St Philip, Metropolitan of Moscow.

Commemorated January 9 in the Orthodox Christian Menaion

From the Prologue

Born on February I 1 th, 1507, he was standing one day in church, while still a young man, when he heard the priest read from the Gospel the words:"No man can serve two masters"(Matt. 6:24). He was filled with awe at these words, as though they were said to him alone, and was enlightened in that same moment. He went off to the monastery of Solovetzk, where, after a long and hard novitiate, he received the monastic habit. In time he became abbot, and, resplendent as the sun in holiness, became known throughout the land of Russia. Because of this, Tsar Ivan the Terrible translated him to the vacant See of Moscow as Metropolitan in 1566. But the holy man could not witness with indifference the atrocities of that terrible Tsar, but counselled him strongly and then fearlessly denounced him. The Tsar found false witnesses against Philip, dismissed him, stripped him of all but his simple monastic rank and imprisoned him at Tver. On December 23rd, 1569, Malyuta Skhuratov, an emissary of the Tsar, came into Philip's cell and suffocated him with a pillow. But a horrible death quickly overtook all who had opposed Philip. After some years, the body of the saint was found to be whole and uncorrupt, and giving off a fragrant odour. It was transferred to the monastery of Solovetzk.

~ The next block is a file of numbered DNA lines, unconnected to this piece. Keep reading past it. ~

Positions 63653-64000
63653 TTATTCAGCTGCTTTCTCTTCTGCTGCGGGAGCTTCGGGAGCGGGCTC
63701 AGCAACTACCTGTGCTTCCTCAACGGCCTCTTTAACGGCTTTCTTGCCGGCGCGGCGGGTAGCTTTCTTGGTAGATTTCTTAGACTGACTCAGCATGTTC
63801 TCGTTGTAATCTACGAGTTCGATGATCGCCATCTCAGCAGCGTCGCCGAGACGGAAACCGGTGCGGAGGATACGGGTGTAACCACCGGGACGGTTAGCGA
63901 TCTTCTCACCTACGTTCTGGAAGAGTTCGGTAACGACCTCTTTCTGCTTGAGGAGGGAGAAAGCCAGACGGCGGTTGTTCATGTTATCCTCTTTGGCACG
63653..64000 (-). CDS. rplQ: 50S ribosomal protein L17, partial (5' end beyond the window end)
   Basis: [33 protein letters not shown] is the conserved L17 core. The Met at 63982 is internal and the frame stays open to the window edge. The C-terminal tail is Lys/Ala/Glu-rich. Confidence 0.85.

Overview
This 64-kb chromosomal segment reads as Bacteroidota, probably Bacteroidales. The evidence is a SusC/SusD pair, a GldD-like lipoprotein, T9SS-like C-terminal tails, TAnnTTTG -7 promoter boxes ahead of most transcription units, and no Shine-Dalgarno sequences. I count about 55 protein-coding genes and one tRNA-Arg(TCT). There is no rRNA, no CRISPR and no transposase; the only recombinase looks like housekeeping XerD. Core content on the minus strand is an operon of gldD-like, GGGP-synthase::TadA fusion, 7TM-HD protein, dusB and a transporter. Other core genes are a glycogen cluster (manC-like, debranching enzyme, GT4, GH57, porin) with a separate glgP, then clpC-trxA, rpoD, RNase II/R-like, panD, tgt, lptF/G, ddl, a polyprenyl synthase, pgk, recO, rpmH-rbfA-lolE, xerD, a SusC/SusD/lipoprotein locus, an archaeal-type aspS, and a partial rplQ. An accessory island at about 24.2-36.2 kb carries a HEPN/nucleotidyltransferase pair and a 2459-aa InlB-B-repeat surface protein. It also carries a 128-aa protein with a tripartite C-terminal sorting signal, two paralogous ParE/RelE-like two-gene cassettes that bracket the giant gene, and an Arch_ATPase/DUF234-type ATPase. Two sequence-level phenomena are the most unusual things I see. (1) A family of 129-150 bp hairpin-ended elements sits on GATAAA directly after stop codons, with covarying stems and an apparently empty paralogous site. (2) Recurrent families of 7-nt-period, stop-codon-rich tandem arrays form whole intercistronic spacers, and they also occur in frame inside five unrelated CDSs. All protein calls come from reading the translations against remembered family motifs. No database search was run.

From The Prologue From Ochrid by Bishop Nikolai Velimirovich
©1985 Lazarica Press, Birmingham UK





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